So we traveled down parallel paths to create two brands that would need to stand alone through different timelines, stakeholders and approval processes but, at the end of the day, would need to stand together with a strong and united message.

We began by examining  best practices in transportation design around the world, researching successes and failures alike, to discover what could work (and not work) for Kansas City. We consulted with many of our city’s longtime advocates who have been working to bring a streetcar to KC for decades. Not surprisingly, we all agreed that the most successfully branded systems were intuitive, flexible, memorable and simple.

Why is it white?

We found inspiration in some of Kansas City’s newest jewels: the stunning and modern Bloch building at the Nelson-Atkins Museum and the majestic Kauffman Center for the Performing Arts. Both are timeless, sophisticated, progressive and confident.

Other consumer products that exude this feeling use a similar white and silver color palette, such as American Express Platinum and the iPhone.

With this in mind, we designed the exterior finish pattern to be sleek like a luxury train. The pearl, silver and graphite color palette completes the look, creating a modern canvas for the energy and creativity that will surround it.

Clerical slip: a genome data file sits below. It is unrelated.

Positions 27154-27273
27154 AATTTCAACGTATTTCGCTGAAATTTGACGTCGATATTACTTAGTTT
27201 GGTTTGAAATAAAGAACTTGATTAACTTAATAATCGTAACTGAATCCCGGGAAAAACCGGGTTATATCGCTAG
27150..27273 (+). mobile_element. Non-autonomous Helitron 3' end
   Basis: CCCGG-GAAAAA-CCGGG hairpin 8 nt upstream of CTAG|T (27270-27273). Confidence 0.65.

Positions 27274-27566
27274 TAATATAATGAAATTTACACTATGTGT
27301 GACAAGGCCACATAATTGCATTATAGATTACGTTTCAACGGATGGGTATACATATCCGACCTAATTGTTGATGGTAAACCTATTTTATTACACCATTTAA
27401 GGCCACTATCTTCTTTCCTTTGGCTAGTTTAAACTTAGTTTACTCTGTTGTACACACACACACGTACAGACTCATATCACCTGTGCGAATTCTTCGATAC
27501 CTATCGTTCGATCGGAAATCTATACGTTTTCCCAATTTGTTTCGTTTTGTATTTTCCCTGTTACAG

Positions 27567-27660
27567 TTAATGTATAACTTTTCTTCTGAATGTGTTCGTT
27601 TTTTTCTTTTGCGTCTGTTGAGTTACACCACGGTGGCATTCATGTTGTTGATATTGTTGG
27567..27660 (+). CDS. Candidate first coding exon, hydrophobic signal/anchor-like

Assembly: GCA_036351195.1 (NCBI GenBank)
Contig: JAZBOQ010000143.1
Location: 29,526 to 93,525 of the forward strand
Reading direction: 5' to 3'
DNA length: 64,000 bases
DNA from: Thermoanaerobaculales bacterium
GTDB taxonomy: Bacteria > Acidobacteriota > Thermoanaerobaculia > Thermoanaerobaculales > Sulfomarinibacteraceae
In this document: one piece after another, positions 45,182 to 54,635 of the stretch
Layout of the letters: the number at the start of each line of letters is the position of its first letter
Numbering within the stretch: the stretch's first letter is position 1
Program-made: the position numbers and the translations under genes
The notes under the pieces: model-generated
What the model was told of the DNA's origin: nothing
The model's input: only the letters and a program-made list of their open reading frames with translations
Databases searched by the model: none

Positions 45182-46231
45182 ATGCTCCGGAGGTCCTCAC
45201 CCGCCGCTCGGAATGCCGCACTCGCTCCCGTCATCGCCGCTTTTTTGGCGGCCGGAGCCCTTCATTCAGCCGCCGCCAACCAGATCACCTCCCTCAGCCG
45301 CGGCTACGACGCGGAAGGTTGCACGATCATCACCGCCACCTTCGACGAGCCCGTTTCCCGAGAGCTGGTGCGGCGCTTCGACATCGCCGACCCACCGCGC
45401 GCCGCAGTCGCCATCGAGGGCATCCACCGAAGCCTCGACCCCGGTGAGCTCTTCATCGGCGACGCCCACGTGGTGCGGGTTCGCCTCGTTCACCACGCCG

The interior color palette, cobalt blue and silver, gives a nod to the Metro blue that is familiar to current riders and works to help unite the streetcar with the regional system.

The Icon

Simple iconography appears in almost every transportation system worldwide. It’s a proven universal wayfinding tool for identifying transportation. So we started with the universal icon for rail transit and then modified it to feel more like our streetcar. It even has a friendly smile.

The Name and Identity

KC Streetcar was the name that had been in use since the concept was introduced to the community. We could have called it the Super Sonic Rocket Rail or the KC Electric Jazz. But is a “cool” name worth the confusion it might cause for riders trying to navigate the system? Would it really catch on or would people just keep calling it the streetcar?  We also didn’t want to feed into the notion that the streetcar was a novelty or the tram at an amusement park. Instead, it is a big step towards a sea change in public transportation in Kansas City.

After much consideration of many other naming possibilities, we determined that the name KC Streetcar wasn’t broken. It did all of the things that it needed to do in a classic, intuitive and simple way.

The Regional Name and Identity

The need to maintain a simple name for the streetcar became even more obvious when considering its relationship with the Regional Brand. We tried hundreds of regional names from acronyms like GKCT (Greater Kansas City Transit) or HRT (Heartland Transit) to elevating the Metro name or the Connex name. But nothing felt very memorable.